'They were inescapable, the tensions of the adult world - the fraught and febrile aura that surrounded Ishtar and those in her orbit, that whined and creaked like a wire pulled too tight.'It is the winter of 1985. Hope Farm sticks out of the ragged landscape like a decaying tooth, its weatherboard walls sagging into the undergrowth. Silver's mother, Ishtar, has fallen for the charismatic Miller, and the three of them have moved to the rural hippie commune to make a new start.At Hope, Silver finds unexpected friendship and, at last, a place to call home. But it is also here that, at just thirteen, she is thrust into an unrelenting adult world - and the walls begin to come tumbling down, with deadly consequences.Hope Farm is the masterful second novel from award-winning author Peggy Frew, and is a devastatingly beautiful story about the broken bonds of childhood, and the enduring cost of holding back the truth.
'Peggy Frew is an amazing writer and Hope Farm is a great novel that captures the pleasures and difficulties of being both a parent and of being a child. The complex story of Silver and Ishtar and their fraught relationship is beautifully written, acutely observed and, best of all, completely absorbing. I could almost feel the crisp Gippsland mornings, hear the birds warbling and smell the stale dope smoke. Hope Farm is elegant, tender and very wise.';- Chris Womersley, award-winning author of Cairo and Bereft;;'[E]legiac, storied ... aligns itself with other novels in which children - out of rashness, anger or even ignorance - act out to terrible consequences. As with Briony in Ian McEwan's Atonement or Leo in L.P. Hartley's The Go-Between, these decisions are usually compounded by circumstance ... Frew does not want to pass judgment though. She understands that the sadness of childhood is to grow up in circumstances over which you have little or no control.';- Jessica Au, Sydney Morning Herald;;'Peggy Frew's novel, Hope Farm, tells an original tale, drawing into the body of Australian literary fiction, a world between the cracks. Peggy's voice is contemporary, her observations sharp and sensitive. Hope Farm describes the cycle of loss and damage when there are no boundaries to protect us.';- Sofie Laguna, author of The Eye of the Sheep, 2015 Miles Franklin Literary Award winner;;'Frew's deceptively slow-burn tale of a teenage girl - adrift, bewildered, seeking solidity - moves inexorably to its climax, laying bare a certain darkness at the heart of the alternative lifestyle. But it's the tale of a survivor, too.';- Luke Davies, award-winning author of Candy;;'At this point it could be too early to call it, but I'm thinking this could end up on my top 10 books of the year list ... Beautifully written, difficult to put down, hard not to feel the ache.';- Geelong Advertiser;;'In its exploration of maternal, sexual, unrequited and platonic relationships, Hope Farm is a finely calibrated study of love, loss and belonging.';- Thuy On, Sunday Age;;'[An] assured exploration of that awkward moment between childhood and the teenage years [as well as a] devastating critique of the treatment of unwed mothers in the '70s.';- Margot Lloyd, Adelaide Advertiser;;'Frew is a gifted writer, evidenced here by finely balanced observations and atmospheric description ... Silver is poised at the beginning of adult understanding and Frew handles the challenge with deftness. Silver's insight and compassion are juxtaposed with naivety and the idealistic force of her first crushes.';- Ed Wright, Weekend Australian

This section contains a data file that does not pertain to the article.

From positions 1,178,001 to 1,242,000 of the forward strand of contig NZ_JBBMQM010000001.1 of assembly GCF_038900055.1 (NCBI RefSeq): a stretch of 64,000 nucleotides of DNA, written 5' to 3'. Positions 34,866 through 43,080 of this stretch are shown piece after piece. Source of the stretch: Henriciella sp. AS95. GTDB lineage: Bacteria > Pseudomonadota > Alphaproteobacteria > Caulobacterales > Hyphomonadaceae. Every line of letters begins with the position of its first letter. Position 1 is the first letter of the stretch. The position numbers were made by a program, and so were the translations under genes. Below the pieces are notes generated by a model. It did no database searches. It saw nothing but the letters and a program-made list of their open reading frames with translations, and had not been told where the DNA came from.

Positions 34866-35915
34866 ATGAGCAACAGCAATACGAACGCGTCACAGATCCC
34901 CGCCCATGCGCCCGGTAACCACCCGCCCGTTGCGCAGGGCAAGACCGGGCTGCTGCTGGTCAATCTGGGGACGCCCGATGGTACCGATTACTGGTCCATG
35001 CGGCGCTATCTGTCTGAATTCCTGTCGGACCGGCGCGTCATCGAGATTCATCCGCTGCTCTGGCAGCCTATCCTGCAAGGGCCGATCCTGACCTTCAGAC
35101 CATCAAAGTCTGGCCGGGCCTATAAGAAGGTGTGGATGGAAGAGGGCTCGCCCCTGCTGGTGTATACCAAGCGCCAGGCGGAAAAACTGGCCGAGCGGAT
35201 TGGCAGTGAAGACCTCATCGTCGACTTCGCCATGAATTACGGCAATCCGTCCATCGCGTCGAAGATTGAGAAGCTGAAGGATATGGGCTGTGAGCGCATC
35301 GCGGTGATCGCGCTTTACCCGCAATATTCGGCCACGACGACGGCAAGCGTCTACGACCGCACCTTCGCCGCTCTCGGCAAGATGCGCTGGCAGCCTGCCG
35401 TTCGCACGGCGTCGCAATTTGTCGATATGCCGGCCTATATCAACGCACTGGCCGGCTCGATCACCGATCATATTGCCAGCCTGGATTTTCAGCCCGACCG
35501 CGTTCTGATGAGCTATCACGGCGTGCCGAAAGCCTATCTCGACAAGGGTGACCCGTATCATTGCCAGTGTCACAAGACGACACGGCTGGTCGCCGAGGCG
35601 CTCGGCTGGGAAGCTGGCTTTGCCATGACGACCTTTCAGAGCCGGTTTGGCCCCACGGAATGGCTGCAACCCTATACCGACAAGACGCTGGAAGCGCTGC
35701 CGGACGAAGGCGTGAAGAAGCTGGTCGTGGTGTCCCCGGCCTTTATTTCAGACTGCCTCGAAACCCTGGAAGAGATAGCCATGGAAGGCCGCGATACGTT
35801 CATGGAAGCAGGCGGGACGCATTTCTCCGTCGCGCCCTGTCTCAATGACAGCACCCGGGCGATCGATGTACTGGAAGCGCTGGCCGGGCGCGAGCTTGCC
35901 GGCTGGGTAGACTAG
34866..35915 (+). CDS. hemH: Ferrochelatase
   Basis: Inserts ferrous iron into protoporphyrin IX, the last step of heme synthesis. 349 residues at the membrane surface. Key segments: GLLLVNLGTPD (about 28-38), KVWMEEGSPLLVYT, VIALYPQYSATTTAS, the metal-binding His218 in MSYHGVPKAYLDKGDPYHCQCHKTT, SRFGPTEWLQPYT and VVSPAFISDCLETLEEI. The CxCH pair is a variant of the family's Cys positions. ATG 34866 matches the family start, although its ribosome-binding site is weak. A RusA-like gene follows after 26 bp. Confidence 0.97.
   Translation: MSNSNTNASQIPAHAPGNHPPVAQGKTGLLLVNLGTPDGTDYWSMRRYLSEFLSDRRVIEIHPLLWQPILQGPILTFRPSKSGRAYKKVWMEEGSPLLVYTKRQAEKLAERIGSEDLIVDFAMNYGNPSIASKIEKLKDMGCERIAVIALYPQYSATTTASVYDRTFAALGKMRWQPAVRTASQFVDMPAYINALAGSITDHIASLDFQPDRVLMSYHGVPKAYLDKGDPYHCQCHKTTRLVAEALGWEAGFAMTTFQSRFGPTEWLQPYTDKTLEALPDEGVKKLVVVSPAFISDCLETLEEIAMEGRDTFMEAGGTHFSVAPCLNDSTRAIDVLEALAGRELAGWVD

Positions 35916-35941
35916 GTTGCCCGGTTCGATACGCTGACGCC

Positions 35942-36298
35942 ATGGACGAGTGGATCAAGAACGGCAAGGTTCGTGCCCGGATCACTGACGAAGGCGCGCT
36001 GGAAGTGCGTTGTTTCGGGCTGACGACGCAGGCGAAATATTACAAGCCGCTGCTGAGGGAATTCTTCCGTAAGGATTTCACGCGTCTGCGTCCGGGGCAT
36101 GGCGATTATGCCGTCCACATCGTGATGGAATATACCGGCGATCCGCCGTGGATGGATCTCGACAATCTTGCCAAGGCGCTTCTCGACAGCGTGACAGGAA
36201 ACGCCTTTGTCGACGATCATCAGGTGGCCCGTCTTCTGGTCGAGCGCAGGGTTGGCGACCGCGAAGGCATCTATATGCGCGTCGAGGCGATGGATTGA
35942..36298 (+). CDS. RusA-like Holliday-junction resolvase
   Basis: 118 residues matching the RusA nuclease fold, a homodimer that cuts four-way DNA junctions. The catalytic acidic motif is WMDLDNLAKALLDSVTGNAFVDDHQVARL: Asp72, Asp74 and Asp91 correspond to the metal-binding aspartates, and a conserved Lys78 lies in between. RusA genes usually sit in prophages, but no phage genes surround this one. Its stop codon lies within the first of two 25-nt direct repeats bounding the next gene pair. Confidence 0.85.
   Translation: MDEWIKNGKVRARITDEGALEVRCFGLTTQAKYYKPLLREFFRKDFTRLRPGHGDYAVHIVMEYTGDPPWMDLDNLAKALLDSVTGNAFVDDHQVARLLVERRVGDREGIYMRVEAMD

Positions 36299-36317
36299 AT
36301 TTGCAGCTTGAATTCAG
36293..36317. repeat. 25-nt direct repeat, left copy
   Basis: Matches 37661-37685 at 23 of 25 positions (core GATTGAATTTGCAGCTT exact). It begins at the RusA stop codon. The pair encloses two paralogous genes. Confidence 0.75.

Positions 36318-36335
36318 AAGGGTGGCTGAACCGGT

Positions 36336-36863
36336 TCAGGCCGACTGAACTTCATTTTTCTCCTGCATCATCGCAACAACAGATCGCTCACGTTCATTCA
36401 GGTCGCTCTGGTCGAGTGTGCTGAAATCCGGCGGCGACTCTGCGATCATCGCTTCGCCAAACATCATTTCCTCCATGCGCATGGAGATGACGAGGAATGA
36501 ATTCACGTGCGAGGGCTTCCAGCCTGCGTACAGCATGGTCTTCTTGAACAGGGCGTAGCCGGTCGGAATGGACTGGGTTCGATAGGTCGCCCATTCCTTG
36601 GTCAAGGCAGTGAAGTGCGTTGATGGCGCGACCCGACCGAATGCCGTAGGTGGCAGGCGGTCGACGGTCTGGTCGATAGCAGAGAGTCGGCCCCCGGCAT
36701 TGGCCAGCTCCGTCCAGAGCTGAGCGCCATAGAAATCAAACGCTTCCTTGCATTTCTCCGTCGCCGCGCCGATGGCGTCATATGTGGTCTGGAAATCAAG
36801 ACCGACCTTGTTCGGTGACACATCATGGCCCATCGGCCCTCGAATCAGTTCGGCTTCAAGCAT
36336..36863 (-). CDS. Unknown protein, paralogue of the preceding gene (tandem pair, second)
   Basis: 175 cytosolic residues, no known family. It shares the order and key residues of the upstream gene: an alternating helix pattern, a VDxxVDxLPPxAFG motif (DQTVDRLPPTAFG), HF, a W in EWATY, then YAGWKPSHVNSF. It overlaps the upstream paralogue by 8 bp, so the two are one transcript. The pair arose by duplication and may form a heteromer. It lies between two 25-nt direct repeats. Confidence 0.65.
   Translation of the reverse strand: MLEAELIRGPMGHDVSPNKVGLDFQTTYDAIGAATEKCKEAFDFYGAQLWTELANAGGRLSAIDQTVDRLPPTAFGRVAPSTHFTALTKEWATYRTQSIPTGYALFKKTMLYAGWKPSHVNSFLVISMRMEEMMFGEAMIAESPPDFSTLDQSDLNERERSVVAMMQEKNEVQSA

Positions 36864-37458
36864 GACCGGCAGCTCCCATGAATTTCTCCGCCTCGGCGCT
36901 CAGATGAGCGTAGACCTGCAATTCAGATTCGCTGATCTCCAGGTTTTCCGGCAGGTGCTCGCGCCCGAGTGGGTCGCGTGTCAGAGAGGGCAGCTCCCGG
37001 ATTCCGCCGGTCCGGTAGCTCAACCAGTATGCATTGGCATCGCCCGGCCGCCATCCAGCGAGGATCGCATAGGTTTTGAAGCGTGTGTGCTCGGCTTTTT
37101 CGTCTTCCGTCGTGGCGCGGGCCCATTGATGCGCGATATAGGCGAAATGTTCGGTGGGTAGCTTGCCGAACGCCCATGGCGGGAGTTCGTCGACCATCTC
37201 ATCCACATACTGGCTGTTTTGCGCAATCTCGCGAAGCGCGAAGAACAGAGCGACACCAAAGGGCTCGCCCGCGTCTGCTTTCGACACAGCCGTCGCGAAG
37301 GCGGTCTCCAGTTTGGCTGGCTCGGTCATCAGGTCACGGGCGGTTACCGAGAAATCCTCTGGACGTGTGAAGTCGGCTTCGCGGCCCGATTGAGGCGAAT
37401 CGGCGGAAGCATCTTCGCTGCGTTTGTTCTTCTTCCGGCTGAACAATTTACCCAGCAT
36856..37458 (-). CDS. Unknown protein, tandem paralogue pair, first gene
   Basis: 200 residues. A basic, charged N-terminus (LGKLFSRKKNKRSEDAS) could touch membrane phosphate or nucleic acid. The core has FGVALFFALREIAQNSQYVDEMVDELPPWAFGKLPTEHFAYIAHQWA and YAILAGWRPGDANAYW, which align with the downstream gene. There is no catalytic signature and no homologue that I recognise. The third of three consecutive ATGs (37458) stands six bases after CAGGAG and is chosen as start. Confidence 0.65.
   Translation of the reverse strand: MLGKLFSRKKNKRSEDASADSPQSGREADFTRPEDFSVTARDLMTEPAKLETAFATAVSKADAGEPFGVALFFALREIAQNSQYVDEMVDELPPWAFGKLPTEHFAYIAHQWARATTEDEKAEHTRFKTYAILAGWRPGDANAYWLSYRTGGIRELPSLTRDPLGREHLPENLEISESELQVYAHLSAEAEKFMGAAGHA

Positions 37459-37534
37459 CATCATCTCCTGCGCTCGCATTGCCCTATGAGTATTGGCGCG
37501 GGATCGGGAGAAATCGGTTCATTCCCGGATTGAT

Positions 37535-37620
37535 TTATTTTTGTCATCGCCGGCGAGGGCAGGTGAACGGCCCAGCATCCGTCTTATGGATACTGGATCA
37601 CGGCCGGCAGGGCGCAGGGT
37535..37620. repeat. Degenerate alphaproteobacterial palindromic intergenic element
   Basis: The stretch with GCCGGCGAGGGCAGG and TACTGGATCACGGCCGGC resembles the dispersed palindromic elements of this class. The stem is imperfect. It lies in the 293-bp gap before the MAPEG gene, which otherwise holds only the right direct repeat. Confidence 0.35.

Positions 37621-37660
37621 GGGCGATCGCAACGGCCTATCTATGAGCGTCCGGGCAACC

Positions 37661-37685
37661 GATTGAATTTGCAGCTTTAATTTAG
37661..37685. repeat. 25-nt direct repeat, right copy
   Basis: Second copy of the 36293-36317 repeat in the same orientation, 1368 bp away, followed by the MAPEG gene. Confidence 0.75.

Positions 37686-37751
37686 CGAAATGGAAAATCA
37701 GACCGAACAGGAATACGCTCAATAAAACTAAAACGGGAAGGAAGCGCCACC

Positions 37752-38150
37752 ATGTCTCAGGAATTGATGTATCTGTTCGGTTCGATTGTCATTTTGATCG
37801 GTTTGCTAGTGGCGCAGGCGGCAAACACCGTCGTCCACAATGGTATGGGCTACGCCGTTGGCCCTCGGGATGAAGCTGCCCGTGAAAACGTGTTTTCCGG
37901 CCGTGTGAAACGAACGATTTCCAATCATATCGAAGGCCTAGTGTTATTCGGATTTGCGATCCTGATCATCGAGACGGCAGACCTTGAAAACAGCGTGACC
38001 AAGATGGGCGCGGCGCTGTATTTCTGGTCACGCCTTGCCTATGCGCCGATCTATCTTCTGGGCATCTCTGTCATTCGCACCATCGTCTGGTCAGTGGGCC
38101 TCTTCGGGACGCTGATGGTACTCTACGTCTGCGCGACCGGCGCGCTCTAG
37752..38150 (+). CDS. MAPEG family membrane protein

Peggy Frew's debut novel, House of Sticks, won the 2010 Victorian Premier's Literary Award for an unpublished manuscript. Her story 'Home Visit' won The Age short story competition in 2008. She has been published in New Australian Stories 2, Kill Your Darlings, and Meanjin. Peggy is also a member of the critically acclaimed and award-winning Melbourne band Art of Fighting.